Learning Life

Life, I think, is a Sisyphean feat of learning. How ever much knowledge and self awareness is gained, the universes inside and outside your skin are infinitely larger and more nuanced than can be truly understood.

At times this is a great awe-inspiring comfort; the world is magnificent in its oldest senses. There is boundless, limitless wonder to behold and embrace.

At other times, and especially on gray January mornings, it casts a pall on the small life which has been accrued. Time is meted out in the dissatisfaction of Unfinished Things, never-ending lists and dwelling on the could-bes of tomorrow. While there may be a silver lining of Hope in there somewhere, the horizon is mostly big, dark cloud.

This morning has been one of the latter days.

Awake with a jolt at 4am, full of petulance at other people’s foibles and raw from the wear-and-tear of small stressors. A total waste. And now a backache to boot.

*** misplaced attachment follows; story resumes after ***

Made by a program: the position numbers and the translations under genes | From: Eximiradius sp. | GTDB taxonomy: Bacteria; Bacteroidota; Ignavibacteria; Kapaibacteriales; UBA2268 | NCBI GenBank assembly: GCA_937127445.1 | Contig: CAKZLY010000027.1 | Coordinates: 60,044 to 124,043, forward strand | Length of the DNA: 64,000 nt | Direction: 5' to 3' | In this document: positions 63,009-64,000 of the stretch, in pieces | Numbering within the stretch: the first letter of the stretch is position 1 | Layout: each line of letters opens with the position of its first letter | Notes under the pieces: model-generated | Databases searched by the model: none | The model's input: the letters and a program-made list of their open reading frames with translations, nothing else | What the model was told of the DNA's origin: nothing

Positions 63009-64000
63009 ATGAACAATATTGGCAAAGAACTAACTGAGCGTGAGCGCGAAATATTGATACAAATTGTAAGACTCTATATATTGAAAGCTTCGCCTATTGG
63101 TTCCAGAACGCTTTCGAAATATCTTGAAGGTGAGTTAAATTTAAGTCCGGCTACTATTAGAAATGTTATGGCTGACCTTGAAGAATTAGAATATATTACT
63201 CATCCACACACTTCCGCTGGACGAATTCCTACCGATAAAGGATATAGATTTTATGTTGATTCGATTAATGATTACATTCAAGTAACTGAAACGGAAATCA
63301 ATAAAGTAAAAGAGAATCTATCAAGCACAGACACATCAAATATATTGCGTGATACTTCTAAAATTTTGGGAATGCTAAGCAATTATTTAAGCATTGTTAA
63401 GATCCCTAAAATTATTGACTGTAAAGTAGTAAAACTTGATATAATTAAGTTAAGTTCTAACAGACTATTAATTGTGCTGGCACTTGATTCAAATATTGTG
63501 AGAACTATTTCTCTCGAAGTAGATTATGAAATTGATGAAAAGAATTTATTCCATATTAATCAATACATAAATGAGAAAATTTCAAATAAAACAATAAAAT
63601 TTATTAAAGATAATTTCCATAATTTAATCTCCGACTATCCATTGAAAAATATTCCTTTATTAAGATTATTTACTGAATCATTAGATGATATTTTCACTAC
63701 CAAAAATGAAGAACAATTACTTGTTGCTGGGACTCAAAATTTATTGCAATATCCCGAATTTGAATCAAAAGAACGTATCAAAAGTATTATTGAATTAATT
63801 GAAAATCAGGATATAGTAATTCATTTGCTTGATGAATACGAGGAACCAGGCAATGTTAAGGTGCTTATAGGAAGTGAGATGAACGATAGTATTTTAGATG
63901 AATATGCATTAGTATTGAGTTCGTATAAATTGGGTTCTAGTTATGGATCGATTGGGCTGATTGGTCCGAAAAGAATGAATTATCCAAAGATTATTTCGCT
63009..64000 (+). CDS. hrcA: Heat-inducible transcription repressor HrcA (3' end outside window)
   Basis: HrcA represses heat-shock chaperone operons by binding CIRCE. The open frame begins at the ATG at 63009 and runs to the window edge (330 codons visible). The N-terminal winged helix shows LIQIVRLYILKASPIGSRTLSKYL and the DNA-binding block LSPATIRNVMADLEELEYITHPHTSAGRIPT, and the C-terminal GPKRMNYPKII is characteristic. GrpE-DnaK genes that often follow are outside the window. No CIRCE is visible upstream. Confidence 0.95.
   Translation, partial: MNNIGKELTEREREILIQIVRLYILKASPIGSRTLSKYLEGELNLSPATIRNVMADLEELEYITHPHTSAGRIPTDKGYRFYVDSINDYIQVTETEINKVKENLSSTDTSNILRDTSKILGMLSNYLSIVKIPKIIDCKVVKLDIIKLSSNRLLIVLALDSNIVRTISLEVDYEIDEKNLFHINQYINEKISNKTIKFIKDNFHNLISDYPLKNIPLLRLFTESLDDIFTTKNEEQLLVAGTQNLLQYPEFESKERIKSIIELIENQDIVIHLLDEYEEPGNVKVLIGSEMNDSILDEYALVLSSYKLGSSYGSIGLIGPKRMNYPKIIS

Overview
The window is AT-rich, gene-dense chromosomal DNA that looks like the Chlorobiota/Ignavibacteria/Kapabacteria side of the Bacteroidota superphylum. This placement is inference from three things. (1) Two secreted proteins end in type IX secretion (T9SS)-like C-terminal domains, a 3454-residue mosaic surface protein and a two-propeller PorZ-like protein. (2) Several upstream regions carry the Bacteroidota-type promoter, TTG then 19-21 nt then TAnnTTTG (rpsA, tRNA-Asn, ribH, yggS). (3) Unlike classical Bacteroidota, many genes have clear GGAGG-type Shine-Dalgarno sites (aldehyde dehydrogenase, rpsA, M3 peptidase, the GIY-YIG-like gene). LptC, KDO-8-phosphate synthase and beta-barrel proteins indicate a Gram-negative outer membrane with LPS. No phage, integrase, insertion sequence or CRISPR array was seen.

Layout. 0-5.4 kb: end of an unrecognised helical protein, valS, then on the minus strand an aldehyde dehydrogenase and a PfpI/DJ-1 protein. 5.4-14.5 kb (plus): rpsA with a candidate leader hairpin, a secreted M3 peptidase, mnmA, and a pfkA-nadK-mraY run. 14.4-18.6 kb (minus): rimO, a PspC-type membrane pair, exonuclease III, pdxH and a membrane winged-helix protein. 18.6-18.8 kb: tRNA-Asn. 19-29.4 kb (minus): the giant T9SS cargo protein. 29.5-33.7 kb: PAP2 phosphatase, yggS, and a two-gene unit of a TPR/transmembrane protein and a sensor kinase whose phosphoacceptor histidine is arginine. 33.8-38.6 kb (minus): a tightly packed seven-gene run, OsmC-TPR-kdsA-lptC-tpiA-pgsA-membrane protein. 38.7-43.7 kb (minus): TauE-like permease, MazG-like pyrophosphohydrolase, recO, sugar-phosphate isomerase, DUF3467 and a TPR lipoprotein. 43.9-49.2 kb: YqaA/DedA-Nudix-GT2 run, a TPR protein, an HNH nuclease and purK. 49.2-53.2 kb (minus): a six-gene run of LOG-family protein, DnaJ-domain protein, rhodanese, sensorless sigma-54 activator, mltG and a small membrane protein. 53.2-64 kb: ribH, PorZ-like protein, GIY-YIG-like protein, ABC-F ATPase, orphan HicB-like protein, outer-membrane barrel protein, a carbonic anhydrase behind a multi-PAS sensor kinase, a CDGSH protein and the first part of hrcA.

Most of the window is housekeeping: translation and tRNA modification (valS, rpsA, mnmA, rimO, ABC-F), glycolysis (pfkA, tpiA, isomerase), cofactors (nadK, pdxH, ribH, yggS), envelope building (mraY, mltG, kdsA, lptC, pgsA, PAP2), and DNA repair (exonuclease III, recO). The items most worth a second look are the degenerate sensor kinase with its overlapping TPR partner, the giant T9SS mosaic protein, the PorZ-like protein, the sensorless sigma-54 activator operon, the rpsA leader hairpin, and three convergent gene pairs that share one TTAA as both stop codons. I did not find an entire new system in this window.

And so, a cup of tea and some ponderous, expansive reading are putting me to rights. I’ve mentioned the enlightening Brain Pickings before, but today two recent essays are the twin-stars which light my path:

 

The musings of Daniel Gilbert, on the ill-advised trade of pleasing your future self by denying your present self succor.

This is not a rebuttal against the famous and oft-repeated marshmallow test, where self-control and discipline reap future rewards (also known as Compound Interest for Toddlers).

Rather, he explores the idea of unknowable — if you are going to change between now and the future, and you undoubtedly are, can you really guarantee you’re making a world in which that stranger can be happier or more fulfilled?